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The truth about decaf

August 06, 2015
Jeff Yang
Educational Series

A question I get a lot at the roaster is how I decaffeinate my beans. Well, I don’t. Decaffeination is something that is done only to unroasted (green) coffee before it is delivered to a roaster. I source decaffeinated coffee in the same way as my other offerings—tasting and deciding among several options. A caveat is that decaffeination is a very involved process, and always adds an additional cost to a bean. Like any coffee, the trick is finding something that is both delicious and a good value.


There are a few ways that the alkaloid caffeine can be removed from a coffee bean. No single method is capable of removing 100 percent of the caffeine, so the safest thing for anyone with an allergy or other dangerous caffeine sensitivity is complete abstinence.

First, and most common, is the ‘conventional’ or ‘direct contact’ method. This involves a caffeine-bonding solvent being directly applied to the raw coffee and then removed with a catalyst. This is by far the most cost effective of the methods but it has become less popular due to the stigma associated with the use of chemicals. If a roaster doesn’t clarify how their beans have been decaffeinated, it is safest to assume it is a conventional decaf.

The second most common would be what is called ‘water process’ decaffeination. There are only a couple facilities in the world where this is done, and the specifics of the method are carefully guarded secrets. This exclusive and proprietary element adds a very high cost when compared to conventional. I only buy and roast water process decaf for Cartel because I believe it not only ‘feels’ healthier but also tastes better.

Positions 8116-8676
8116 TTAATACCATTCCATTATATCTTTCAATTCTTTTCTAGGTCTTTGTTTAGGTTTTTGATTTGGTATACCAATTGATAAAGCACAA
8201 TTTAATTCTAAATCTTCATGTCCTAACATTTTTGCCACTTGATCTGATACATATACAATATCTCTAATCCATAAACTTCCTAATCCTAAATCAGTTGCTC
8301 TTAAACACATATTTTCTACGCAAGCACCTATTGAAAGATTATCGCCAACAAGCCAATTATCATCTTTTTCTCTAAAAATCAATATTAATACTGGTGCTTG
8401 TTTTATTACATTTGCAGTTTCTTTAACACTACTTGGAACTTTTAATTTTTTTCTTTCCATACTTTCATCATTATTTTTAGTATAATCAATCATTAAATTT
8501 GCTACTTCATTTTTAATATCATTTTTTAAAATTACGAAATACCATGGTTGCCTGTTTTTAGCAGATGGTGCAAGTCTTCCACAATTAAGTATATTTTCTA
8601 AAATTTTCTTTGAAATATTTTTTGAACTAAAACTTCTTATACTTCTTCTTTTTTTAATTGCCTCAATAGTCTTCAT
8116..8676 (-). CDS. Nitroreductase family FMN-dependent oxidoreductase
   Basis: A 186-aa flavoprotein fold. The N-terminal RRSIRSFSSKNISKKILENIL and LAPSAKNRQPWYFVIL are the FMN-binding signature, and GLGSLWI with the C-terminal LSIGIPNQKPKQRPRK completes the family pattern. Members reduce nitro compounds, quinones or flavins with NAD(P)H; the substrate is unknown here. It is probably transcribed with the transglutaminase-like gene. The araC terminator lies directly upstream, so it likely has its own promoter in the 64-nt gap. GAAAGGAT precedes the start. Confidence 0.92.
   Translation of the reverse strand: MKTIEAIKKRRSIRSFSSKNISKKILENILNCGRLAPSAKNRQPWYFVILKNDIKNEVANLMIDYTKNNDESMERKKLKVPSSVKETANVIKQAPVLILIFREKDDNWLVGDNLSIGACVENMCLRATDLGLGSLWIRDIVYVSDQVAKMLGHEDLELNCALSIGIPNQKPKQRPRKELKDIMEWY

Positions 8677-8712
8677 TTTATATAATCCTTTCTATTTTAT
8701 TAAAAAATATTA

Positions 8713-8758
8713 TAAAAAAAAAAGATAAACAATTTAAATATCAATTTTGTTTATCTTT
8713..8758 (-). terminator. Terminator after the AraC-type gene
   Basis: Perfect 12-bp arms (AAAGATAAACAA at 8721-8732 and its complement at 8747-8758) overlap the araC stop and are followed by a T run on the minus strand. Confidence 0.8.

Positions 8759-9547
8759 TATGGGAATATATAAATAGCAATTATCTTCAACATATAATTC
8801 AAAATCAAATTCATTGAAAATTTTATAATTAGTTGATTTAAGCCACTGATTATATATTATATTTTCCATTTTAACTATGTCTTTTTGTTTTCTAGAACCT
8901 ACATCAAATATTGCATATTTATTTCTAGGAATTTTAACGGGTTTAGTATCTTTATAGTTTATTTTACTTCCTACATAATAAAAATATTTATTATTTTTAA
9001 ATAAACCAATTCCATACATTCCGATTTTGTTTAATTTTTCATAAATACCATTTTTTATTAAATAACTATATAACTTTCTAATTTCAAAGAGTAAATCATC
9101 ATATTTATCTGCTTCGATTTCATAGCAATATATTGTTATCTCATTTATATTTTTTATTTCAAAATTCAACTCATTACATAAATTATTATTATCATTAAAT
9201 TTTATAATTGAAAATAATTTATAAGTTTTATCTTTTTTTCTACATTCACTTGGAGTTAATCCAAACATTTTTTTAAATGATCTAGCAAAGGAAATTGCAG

Green coffee is placed into water long enough to remove all of the water-soluble solids. The coffee used to make this ‘green coffee soup’ is discarded (another reason this method is quite pricey) as it is now missing not only its caffeine, but all other flavor creating elements which are desirable. 

This soup is then passed through a filter calibrated to isolate and remove the caffeine from the other dissolved solids. By the way, this filtration is where those trade secrets I mentioned happen. So now you have a vat of decaffeinated, unroasted coffee solids dissolved in water. The next step is my favorite.

Another batch of green coffee, equal in size to the discarded one, is added to this soup. Since the soup is a saturated solution of all the coffee solids except caffeine, it pulls only caffeine from these new beans through osmosis, leaving the other solids associated with flavor and aroma intact. These new beans are then removed and dried for shipping to a roaster.


Pressurized carbon dioxide can also be used to remove caffeine from green coffee, but it is not (yet) nearly as cost effective as the water process. There have also been cultivation experiments involving the selective breeding of varieties with a lower caffeine yield. The problem here is that caffeine’s sole botanical role is to be a natural insecticide for the coffee plant. When this is removed, the plant loses its most important defense and, ironically, requires some sort of applied chemical to survive.


Removing caffeine from coffee is challenging work and it is really not possible without compromise on some level. Still, it is something that anyone else who may be wired like me can appreciate. I have a very high sensitivity to caffeine and on the occasion that I am in the mood for an evening cup, a good quality decaf is a godsend.